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When driving in the UK, it is illegal not to wear a seat belt unless:
- You’re a driver who is reversing, or supervising a learner driver who is reversing
- You’re in a vehicle being used for police, fire and rescue services
- You’re a passenger in a trade vehicle and you’re investigating a fault
- You’re driving a goods vehicle on deliveries that is travelling no more than 50 metres between stops
- You’re a licensed taxi driver who is ‘plying for hire’ or carrying passengers
In addition to these exemptions, there are also a few medical reasons which allow you to be exempt from wearing a seat belt. Your doctor will able to confirm that you’re unable to wear a seat belt for medical reasons and will give you a ‘Certificate of Exemption from Compulsory Seat Belt Wearing’. If you have one of these, you must:
- Keep it in your vehicle
- Show it to the police if you’re pulled over
- Inform your car insurance provider
What if my car doesn’t have any seat belts?
The vast majority of cars have seat belts, but in some cases, a vehicle won’t have them fitted. This is generally only the case with classic cars.
The laws regarding cars without seat belts states that no children under 3 are allowed to travel in the vehicle, and that children over 3 must sit in the back seats. The driver and passengers are permitted not to wear a seat belt, but this law only applies if the car was originally made without seat belts.
Seat belt laws regarding children
Children must sit in an appropriate car seat for their age and height, until they’re 12 years old or 135cm tall (depending which comes first). It’s the driver’s responsibility to ensure all children under 14 years old are restrained correctly in the vehicle.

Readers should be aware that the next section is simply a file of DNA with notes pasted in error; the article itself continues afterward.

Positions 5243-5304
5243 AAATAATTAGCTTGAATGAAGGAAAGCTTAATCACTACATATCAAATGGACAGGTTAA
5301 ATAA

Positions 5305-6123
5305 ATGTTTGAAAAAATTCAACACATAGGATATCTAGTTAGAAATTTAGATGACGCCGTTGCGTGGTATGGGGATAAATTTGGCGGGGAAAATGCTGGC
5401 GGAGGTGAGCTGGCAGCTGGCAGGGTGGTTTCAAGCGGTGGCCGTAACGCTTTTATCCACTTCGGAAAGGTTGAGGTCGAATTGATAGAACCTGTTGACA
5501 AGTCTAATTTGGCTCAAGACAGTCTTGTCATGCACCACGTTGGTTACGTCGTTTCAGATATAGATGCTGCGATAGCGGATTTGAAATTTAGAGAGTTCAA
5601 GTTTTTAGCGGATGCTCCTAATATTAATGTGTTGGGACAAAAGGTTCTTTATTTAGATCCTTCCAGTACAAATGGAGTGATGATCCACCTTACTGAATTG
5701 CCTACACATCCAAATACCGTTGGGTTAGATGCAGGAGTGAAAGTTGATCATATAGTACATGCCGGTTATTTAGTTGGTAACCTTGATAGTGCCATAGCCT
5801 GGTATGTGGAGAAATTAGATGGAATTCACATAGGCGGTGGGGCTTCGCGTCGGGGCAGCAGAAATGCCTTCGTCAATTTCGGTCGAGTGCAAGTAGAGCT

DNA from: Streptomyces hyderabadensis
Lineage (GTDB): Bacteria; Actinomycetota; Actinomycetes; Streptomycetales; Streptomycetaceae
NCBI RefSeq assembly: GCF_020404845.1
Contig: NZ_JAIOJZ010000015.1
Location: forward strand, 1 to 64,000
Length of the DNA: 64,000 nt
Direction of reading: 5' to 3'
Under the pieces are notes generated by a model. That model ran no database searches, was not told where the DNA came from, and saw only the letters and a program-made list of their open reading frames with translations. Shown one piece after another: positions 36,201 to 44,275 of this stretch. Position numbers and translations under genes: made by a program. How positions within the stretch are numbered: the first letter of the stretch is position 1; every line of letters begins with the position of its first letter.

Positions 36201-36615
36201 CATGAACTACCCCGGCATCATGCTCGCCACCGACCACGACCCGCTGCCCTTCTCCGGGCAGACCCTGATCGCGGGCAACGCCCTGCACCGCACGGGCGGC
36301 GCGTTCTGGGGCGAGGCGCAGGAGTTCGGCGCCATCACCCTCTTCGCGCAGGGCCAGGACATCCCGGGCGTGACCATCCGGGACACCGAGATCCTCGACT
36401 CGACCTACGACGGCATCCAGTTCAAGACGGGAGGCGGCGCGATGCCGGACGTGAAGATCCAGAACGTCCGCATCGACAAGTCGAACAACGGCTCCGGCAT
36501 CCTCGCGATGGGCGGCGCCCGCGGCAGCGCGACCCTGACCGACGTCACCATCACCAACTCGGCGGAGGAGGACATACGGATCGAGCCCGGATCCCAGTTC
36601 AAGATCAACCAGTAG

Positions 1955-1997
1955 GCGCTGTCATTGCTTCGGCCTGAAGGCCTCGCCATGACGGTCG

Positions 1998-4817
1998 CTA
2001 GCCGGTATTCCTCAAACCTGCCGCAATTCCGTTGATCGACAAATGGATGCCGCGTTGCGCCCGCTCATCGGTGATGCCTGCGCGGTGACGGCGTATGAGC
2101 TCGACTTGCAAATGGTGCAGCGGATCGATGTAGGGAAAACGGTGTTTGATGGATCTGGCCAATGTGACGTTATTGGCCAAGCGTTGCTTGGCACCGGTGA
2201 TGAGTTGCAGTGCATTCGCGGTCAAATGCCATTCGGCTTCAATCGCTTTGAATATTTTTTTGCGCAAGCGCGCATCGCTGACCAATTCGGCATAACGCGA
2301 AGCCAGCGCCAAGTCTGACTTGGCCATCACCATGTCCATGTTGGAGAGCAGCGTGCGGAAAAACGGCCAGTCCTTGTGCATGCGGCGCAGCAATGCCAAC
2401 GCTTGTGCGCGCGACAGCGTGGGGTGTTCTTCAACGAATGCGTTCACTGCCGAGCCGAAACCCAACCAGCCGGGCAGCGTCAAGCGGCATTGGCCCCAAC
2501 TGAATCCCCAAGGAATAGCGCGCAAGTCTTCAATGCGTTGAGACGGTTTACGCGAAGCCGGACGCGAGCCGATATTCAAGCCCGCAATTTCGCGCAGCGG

To find out more about the laws regarding child car seats at Rospa.com.
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Who’s responsible for ensuring passengers wear their seat belts?
It is not the driver’s responsibility to ensure that adult passengers are wearing their seat belts. The driver is only responsible for making sure any passengers under the age of under 14 are correctly restrained, so it will, therefore, be down to the adult passenger to pay the fine for not wearing their seat belt.
Why do I have to wear a seat belt?
Wearing a seat belt could potentially save yours and others’ lives. You should always wear your seat belt when driving or travelling in a vehicle, regardless of how far you’re going.
If you’re involved in a collision, a seat belt will stop you from being thrown through out of your seat. It’s also important to wear them when seated in the back of a vehicle, as being thrown into the back of the seat in front can injure or even kill the person in front of you.
Not wearing your seat belt may seem like a small offence, but the consequences of not wearing one can be catastrophic. Your driving instructor will always ensure you put on your seat belt as part of the cockpit drill in your driving lessons. So, make sure you buckle up each time you get in the car and, if you’re the driver, make sure it’s part of your cockpit drill.
How much is the fine for not wearing your seat belt?
If you’re caught not wearing your seat belt by the police, you could be faced with an £100 on-the-spot fine. If prosecuted for the offence, however, the maximum fine is £500.